Wednesday, 28 December 2011

Foreign marketing calls, a.k.a. the plague of 'im downstairs...

So, six in the bleeding morning, and the landline rings.

"Hello?" (real original, but then I'd only hit the sack a couple of hours beforehand. What? I'm on Christmas leave!)

The line was slightly crackly, and there was a mild hiss in the background. Only on international calls does this noise seem to happen. I checked the caller display, to find that, oh joy, it said 'Blocked'. "Hello, my name is Sanjay, I would like to tell you about-"

I interrupted. "Is this a marketing call?"

"Sir, I would like to tell you-"

"Yes or no, please."

"Yes, sir. I would like to-"

"You know it's six in the bloody morning here, right?"

"No sir, I did not. I would like to tell you-"

"I don't do marketing calls. Especially on two hours sleep. Goodbye."

And then I hung up. They ring me at six in the goddam morning, they can expect me to be abrupt, if not downright moody.

Half an hour later, no joke, the same damn thing, with a different person. And again, half an hour later.

Sod this, thought I, and turned the landline to silent ring. They could leave a sodding message. Not that they would.

At eleven, my mobile rang. Luckily for the caller, their number wasn't blocked: It was my folks, on a completely different subject. I told them about the calls on my landline, and my old man chuckled, the evil wotsit. Then he told me about their own experience, and my Mum's response...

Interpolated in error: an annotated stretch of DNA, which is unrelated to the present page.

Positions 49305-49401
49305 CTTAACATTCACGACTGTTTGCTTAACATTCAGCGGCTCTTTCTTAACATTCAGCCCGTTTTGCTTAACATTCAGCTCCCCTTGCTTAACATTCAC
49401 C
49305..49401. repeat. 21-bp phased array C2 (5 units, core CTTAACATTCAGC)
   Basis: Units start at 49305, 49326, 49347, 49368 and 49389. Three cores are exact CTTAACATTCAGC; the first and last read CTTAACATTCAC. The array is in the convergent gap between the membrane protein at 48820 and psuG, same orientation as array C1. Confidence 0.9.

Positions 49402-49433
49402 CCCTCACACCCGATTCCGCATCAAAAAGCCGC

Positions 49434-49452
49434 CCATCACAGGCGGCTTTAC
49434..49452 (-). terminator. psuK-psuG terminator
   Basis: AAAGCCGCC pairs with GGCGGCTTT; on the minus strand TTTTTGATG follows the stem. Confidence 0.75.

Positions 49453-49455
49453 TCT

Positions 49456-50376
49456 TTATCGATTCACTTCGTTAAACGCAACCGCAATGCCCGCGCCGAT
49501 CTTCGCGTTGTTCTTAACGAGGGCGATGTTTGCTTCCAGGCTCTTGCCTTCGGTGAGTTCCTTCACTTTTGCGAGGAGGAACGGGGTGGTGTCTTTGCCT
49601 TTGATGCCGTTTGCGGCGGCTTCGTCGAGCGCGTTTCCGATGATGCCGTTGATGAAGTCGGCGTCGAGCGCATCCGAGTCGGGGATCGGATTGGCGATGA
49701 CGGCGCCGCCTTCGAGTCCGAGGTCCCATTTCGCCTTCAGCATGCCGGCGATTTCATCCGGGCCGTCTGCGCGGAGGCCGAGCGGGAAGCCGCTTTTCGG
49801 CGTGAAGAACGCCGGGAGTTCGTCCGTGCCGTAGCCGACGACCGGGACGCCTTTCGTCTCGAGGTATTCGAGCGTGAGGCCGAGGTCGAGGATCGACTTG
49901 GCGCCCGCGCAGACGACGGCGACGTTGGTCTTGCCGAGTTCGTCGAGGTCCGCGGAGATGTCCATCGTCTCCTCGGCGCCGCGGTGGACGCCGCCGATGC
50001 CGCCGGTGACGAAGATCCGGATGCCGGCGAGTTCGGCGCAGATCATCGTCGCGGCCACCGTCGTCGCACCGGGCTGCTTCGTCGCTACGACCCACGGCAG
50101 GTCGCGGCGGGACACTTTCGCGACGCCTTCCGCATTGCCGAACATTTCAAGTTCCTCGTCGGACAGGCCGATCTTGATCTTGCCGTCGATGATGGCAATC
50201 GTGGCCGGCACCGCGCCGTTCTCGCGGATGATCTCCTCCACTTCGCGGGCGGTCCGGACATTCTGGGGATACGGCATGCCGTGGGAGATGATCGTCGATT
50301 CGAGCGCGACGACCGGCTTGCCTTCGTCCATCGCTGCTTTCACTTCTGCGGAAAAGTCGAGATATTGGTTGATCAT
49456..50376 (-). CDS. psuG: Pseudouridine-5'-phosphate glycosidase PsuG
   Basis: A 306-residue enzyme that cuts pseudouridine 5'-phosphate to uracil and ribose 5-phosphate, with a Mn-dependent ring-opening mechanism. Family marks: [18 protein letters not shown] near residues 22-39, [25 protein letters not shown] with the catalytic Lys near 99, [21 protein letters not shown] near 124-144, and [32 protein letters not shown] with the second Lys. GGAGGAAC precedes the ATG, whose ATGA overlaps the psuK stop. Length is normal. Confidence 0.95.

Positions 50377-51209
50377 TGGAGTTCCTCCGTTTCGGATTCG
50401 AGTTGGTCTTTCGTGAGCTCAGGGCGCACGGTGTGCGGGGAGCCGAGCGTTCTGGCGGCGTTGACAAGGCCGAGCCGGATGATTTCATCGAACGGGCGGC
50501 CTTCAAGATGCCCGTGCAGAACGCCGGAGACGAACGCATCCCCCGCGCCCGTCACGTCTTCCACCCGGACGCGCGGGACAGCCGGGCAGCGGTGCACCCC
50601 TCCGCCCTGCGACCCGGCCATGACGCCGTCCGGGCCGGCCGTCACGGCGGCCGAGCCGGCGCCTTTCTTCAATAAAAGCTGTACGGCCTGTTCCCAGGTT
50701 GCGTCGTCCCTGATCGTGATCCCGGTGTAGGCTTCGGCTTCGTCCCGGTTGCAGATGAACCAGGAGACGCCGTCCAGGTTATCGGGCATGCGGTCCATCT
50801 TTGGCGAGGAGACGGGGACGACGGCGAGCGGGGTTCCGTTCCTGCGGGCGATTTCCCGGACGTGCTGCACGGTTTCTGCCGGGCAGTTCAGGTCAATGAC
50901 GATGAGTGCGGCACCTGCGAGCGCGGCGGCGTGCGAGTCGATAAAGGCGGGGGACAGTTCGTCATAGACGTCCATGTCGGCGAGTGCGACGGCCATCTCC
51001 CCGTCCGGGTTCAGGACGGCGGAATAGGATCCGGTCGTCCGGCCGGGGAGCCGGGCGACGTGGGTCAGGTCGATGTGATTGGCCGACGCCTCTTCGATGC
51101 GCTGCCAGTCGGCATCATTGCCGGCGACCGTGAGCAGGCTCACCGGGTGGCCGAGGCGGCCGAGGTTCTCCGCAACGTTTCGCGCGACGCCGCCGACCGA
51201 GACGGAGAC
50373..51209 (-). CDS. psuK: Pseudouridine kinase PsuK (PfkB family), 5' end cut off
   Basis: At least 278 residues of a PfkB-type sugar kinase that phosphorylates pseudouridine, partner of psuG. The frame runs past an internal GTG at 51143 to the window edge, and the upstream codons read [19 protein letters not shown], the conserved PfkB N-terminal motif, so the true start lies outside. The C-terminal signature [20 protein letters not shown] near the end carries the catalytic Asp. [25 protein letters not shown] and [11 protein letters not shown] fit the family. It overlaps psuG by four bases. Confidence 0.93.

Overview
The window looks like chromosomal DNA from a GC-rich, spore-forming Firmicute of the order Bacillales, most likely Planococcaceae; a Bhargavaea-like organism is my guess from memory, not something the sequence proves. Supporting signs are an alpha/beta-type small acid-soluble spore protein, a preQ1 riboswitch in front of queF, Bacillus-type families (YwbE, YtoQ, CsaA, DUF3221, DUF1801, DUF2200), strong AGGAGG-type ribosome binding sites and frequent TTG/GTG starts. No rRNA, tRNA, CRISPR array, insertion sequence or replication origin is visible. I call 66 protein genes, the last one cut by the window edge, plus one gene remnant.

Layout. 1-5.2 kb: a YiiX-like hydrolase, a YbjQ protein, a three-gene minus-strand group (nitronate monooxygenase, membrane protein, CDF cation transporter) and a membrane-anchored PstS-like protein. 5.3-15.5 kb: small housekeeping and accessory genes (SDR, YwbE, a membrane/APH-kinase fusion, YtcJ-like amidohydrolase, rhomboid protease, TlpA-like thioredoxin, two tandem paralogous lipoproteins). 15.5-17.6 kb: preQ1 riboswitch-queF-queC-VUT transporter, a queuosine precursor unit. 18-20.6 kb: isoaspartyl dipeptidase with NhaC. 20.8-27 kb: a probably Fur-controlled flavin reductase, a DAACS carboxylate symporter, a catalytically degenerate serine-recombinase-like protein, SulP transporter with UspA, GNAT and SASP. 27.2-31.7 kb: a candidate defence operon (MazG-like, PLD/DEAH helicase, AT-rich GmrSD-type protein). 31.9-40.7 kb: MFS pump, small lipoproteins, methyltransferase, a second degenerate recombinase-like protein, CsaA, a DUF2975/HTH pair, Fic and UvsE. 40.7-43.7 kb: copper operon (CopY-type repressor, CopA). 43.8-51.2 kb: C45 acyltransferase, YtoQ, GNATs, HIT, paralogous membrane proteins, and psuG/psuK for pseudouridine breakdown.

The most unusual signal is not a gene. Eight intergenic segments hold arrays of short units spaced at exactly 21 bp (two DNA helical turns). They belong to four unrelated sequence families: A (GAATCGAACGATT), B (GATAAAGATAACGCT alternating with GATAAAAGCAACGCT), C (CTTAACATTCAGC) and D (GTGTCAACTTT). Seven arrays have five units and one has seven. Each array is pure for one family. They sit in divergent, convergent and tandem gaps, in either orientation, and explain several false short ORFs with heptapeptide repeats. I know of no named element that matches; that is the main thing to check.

Seems they had a spate of these marketing calls from places like India, Malaysia, and so on, a little while ago.

The way my dad tells it, my mum, it seems, is like me: She doesn't suffer these fools at all. Her call went something like this:

Ring ring

Mum: "Hello?"
Caller: "Hello, I would like to tell you about-"
Mum: "Are you trying to sell something?"
Caller: "No. I would like to-"
Mum: "Good." And then she hung up. *click*

Absolutely priceless

Now, I happen to know that my folks, like me, are on the telephone Preference List, and Silent Call Guard, that is supposed to prevent marketing calls like this. Only problem is that they only tend to work for companies based here, in Great Britain. They most definitely do not work on call centres based abroad.

I wonder why those hacking "collectives" haven't targeted these moronic marketing call places? They'd win the hearts and minds of most of the bloody planet if they took out one or two of those, instead of ISPs, banks, supermarkets, and mail order shops.

The end result might be a final marketing call sounding a bit like this:

"Hello, my name is- *sound of flushing toilet, emptying sink, and a failed engine start* Brrrrrrrrrrrrrrrrrr *click*"

You gotta wonder about these things from time to time, right?

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